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  • 1
    Using a combination of patch-clamp, in situ hybridization and computer simulation techniques, we have analysed the contribution of potassium channels to the ability of a subset of mouse auditory neurones to fire at high frequencies.
  • 2
    Voltage-clamp recordings from the principal neurones of the medial nucleus of the trapezoid body (MNTB) revealed a low-threshold dendrotoxin (DTX)-sensitive current (ILT) and a high-threshold DTX-insensitive current (IHT).
  • 3
    IHT displayed rapid activation and deactivation kinetics, and was selectively blocked by a low concentration of tetraethylammonium (TEA; 1 mm).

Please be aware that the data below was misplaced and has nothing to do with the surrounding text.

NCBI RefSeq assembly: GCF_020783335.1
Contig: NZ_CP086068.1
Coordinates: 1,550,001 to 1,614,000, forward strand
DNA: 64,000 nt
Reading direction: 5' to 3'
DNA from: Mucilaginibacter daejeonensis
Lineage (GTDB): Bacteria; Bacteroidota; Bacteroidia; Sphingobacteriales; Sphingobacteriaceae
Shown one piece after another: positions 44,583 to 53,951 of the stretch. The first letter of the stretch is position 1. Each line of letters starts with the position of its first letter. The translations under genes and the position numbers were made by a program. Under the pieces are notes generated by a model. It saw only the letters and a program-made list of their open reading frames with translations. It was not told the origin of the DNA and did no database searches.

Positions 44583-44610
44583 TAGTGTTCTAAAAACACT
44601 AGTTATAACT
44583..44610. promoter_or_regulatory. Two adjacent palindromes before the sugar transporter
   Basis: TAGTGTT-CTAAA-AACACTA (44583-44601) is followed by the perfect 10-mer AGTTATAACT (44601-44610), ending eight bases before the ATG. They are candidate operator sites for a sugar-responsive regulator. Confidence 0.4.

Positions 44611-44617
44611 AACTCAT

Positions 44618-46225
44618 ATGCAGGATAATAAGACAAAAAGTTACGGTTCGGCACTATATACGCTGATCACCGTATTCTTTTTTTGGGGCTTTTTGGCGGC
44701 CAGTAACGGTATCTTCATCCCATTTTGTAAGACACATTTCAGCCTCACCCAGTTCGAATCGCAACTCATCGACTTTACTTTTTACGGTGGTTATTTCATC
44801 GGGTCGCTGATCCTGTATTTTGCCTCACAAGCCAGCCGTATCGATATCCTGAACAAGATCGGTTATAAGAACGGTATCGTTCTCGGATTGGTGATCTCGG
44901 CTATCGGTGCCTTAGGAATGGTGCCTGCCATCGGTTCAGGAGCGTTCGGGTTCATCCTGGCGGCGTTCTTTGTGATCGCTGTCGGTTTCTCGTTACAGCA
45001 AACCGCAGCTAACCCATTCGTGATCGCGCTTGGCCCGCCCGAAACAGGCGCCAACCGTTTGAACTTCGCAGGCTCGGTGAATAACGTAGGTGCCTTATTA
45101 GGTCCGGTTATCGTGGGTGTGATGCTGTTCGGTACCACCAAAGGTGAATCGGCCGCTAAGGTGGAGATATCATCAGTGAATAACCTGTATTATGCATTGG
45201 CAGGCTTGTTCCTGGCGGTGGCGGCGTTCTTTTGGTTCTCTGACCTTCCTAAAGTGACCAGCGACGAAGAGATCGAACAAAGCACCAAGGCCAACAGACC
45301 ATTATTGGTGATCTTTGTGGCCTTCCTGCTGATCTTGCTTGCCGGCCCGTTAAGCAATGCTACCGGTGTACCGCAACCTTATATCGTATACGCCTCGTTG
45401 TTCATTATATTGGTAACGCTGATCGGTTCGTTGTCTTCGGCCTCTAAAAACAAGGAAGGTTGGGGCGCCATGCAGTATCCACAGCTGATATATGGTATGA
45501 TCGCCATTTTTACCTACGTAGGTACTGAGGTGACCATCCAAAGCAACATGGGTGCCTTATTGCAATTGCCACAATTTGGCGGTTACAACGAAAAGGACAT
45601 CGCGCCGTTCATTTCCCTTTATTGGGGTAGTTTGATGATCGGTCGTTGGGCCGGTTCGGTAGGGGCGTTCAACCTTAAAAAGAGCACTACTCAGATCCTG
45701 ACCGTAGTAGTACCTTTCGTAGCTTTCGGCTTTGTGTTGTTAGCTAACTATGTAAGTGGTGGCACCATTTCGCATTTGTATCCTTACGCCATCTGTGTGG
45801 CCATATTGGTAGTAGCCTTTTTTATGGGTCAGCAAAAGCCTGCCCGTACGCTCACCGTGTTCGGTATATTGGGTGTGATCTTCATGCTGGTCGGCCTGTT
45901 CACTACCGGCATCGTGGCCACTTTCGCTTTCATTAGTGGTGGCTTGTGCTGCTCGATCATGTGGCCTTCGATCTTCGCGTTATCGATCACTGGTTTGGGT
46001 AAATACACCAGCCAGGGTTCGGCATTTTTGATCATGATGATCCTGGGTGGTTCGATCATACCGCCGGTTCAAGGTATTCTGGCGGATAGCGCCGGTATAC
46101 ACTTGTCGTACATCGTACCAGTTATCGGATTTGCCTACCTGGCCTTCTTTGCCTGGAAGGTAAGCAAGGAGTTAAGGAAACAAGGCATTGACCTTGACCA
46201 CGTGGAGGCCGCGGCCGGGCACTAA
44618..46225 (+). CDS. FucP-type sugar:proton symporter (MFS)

• 4
    The physiological and pharmacological properties of IHT very closely matched those of the Shaw family potassium channel Kv3.1 stably expressed in a CHO cell line.
  • 5
    An mRNA probe corresponding to the C-terminus of the Kv3.1 channel strongly labelled MNTB neurones, suggesting that this channel is expressed in these neurones.
  • 6
    TEA did not alter the ability of MNTB neurones to follow stimulation up to 200 Hz, but specifically reduced their ability to follow higher frequency impulses.
  • 7
    A computer simulation, using a model cell in which an outward current with the kinetics and voltage dependence of the Kv3.1 channel was incorporated, also confirmed that the Kv3.1- like current is essential for cells to respond to a sustained train of high-frequency stimuli.
  • 8
    We conclude that in mouse MNTB neurones the Kv3.1 channel contributes to the ability of these cells to lock their firing to high-frequency inputs.